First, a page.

# Measuring how change in input variables contributes to output in non linear equation.

How do we measure how a variable contributes to an output as its value increases, and how it relates to other input variables?

Let's say we're playing a video game, where you can buy items to augment your damage output.

If the character's damage/per second is calculated as:

$DPS = (50 + a) * (2*Min(1.0, c)) * Min(2.5, 1 + s)$

where

$a = 135, #bonus attack dmg c = 0.5, #critical hit chance bonus (percent) s = 0.2, #attack speed (per second) bonus$

and where 1 attack bonus costs 35 gold, and 1% critical hit chance costs 50 gold. (we can ignore attack speed to simplify the discussion).

Initially, it makes sense to spend your gold on attack damage, since it increases additively. To double your initial DPS of 50/s you could spend 1750 gold on attack damage, or 5000 gold on critical chance. But if you have reached 250 attack damage, it would cost 8750 gold to reach 500 DPS if you were to continue buying attack damage, or 5000 gold if you were to invest in critical hit chance. So, the utility of attack damage, in relation to other stats, decreases as more of it is accumulated.

How can we quantify the utility of $a, c, s$ over time, and as each changes, since they are dependant on each other? Is the partial derivative of each variable (gradient vector) good enough?

Here we have a contour plot of DPS based on gold spent. The green line is the path taken by a optimization function as it tries to find the locally optimal point at 10,000 gold spent, resulting in {ad -> 6600, crit -> 3400}.

And a stream plot of the DPS function's gradient:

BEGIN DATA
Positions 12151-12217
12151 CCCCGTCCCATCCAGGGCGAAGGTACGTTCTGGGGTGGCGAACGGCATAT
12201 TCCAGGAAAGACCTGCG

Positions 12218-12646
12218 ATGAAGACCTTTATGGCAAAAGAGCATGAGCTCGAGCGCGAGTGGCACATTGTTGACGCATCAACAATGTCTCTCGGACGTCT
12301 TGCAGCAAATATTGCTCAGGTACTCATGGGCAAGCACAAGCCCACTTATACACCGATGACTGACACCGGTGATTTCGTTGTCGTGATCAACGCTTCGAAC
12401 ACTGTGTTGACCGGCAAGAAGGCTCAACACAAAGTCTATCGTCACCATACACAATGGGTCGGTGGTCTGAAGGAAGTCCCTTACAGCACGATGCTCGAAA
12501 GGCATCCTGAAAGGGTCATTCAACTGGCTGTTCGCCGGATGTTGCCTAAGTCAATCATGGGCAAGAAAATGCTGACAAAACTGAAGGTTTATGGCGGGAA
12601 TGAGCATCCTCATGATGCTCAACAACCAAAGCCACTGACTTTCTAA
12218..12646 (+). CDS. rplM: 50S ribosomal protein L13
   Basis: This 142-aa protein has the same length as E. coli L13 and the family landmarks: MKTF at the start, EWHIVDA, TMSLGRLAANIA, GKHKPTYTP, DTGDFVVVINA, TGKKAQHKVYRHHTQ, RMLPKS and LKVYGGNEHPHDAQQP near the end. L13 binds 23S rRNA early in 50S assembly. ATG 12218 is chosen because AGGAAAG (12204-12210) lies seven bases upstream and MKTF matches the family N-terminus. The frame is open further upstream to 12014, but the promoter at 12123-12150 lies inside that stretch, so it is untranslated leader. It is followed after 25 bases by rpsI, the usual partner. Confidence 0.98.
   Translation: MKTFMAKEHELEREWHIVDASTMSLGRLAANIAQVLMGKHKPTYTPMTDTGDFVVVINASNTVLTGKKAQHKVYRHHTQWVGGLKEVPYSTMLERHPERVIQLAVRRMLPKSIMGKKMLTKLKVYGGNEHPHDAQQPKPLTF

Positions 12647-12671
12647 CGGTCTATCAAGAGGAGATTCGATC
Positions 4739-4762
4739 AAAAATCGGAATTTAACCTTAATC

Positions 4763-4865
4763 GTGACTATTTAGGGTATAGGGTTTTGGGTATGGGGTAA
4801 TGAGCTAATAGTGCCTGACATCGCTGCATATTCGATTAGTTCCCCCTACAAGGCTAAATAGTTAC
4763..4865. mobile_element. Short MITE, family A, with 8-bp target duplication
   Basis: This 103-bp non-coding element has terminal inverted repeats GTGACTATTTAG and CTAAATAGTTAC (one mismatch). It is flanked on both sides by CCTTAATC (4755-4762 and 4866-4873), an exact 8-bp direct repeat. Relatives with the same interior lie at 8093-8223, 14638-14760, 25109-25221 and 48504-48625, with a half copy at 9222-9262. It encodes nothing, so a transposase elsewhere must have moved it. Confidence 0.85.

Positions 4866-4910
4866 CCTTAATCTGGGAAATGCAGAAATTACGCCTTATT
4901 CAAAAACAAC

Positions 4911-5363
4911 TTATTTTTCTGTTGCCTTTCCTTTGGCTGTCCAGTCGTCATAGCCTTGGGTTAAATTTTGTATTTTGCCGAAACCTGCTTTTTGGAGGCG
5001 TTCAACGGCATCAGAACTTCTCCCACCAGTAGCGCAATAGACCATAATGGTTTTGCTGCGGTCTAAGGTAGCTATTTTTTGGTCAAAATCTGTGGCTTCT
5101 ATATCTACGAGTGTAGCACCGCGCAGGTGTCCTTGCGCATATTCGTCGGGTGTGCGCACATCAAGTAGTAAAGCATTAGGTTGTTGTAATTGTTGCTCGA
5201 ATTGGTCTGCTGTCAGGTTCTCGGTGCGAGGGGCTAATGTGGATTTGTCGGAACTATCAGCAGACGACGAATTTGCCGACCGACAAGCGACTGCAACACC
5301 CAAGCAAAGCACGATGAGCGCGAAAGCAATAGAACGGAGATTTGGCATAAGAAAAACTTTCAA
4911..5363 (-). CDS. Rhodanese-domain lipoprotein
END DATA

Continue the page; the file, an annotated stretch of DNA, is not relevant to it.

Finding the path of steepest ascent in the gradient (http://www.leadinglesson.com/problem-on-finding-the-path-of-steepest-ascent) we get:

$goldCrit = -5000 + Sqrt[(1800 + goldAD)^2]$ shown as the dashed red line below,

should give us the optimal amount of gold spent on crit, in relation to how much we've spent on attack.

Visually the line seems to make sense.

Now, using this relationship we can graph the amount spent per stat, relative to the total amount of gold available.

• Dashed red line: crit.
• Thick black line: attack.
• Thin dotted line: max spendable gold.

Taking the derivative of each seems to gives us a working concept of the stat's level of utility:

Accordingly, all gold should be invested in Attack until 3200 is spent. After, gold should be evenly divided until critical hit chance maxes out at 100%. This seems to correspond with our earlier intuition.

Now the question is how can this be generalized to higher dimensions?

• The issue with these sorts of things, in general, is how-long-term your view is. Ignoring your particular function for a second, it's usually the case that you can purchase an immediate benefit of low efficiency now, or save up for a more efficient benefit later. How do you want to judge things like this? – Mark S. Jan 8 '14 at 0:57
• It falls on the user to describe what kind of power distribution makes sense strategically. If the user is playing against someone who is naturally stronger early game he would want to optimize for hit and run style tactics and disengage from any all-in confrontations. – Neal Alexander Jan 8 '14 at 6:45